These screwdrivers use the triangle shaped handle like the ratcheting driver, but only certain areas of the handle are soft. This works well- the shape and weight of the handle is pretty close to perfect for my hands. Never gets slippery and cleans up easily. I have used these drivers for home use for a while now- the oldest are about 8 years on now- and they wear well. The handles clean up easily enough, but you need a solvent of some sort- soapy water or alcohol, the dry-rag wipedown just does not work with soft handles.
Snap-on uses their ACR shape for phillips bits, the little ridges at the tip of each flute help to keep the driver inside the screw. Seems to work well enough, also seems to be the first thing to wear on the tip. I do a lot of automotive work at home, and more than your usual amount of handyman type projects, so these get put to work pretty regularly- and the chrome plate has held up well with the tips showing minimal deformation.
Some plate loss on the flat tip drivers, but no rust or bends or chips (and I don't treat my screwdrivers gingerly). All the tips have a coarse, vapor-blasted finish, that should help the driver stick to the screw better. Not sure how effective it actually is, but at least the finish does not wear off quickly. The flat tip drivers have flat bevels to the tip:
This can lead to a very strong connection with a flat-head screw, but will often also lead to some deformation of the screw head. This is just how flat-head screws work, you apply force in a limited area and this ends up marking the screw heads. So- this taper-shaped tip is perfect for cranking on rusty hose clamps and the like, or when you really need to get a screw removed from metal, but for work in wood or anything you don't want to risk damaging (aesthetically, anyway), different drivers would be recommended.
The handles have their type set into the top of the handle, for easy identification:
These handles have seen the business end of a hammer once or twice and the labels have held up- the writing is set into the plastic a bit so they don't wear/wash off. My biggest complaint: no sizes! Is that a Phillips #1 or #3? Actually, the driver on the far right is a Pozidrive #2, but it has the same marking as a Phillips #2. Come on, Snap-on, this is basic stuff.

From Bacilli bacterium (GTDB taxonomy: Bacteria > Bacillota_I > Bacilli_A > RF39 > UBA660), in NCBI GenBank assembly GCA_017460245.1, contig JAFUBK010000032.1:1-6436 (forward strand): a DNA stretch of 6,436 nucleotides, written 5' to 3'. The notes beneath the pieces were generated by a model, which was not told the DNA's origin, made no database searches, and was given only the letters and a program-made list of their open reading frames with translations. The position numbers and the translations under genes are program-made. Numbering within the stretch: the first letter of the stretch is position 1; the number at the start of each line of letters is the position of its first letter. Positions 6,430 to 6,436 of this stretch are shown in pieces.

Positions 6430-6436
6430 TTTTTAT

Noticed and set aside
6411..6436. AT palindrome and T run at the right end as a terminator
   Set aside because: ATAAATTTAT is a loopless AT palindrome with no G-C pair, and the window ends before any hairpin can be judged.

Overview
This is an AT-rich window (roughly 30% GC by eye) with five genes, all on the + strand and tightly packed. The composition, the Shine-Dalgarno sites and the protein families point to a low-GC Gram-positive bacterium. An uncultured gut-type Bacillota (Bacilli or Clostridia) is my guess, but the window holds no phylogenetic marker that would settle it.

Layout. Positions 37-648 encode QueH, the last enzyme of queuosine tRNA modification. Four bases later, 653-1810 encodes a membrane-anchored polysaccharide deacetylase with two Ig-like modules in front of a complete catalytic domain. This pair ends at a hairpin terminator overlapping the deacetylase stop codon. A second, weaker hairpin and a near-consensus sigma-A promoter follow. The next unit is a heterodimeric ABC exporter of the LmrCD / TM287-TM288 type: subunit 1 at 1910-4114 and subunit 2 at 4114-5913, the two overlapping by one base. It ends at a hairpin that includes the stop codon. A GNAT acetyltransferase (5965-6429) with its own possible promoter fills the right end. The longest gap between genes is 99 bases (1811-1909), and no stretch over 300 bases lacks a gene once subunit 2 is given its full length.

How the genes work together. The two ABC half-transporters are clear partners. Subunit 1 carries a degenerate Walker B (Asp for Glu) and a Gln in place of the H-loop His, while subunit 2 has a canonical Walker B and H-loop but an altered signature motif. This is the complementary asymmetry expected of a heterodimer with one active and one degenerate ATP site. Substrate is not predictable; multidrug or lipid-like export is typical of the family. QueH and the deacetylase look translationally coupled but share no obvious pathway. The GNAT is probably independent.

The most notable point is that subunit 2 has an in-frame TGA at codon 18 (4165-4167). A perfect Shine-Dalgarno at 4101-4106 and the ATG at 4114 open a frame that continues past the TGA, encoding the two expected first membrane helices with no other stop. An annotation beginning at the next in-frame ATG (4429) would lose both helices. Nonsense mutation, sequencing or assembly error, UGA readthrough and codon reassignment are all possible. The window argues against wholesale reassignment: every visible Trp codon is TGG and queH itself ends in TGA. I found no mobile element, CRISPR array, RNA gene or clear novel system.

The shafts of the blades have the hex bolster for super torquing, but no knurled section for fast spinning. In 25 years of using tools seriously, I have needed a torque cheater on a screwdriver MAYBE two times. I use the spinny-knurling every day. (OK- after writing this I was assembling some IKEA furniture and the screwdriver needed to go into a tight corner. I could not get my hand completely around the handle to turn, so I wound up pushing the driver straight at the screw with one hand and turning the wrench on the shaft with the other. Learn new tricks every day).
So those are my general thoughts on the Instinct handled drivers from the big S-O: Great tools for a shop, they really take abuse and fit my hand perfectly. Comfortable to turn, with torque to spare and show little wear after almost a decade of use, but probably overkill for home use. You can get an entire set of good-quality drivers for the cost of one Instinct handled driver. Unless you are doing a lot of outdoor industrial machinery work I would suggest looking at other options. (If you still want to spend money, look at the PB Swiss line of drivers; if you want to save some money check out Wera or wait for the Felo's to go on sale).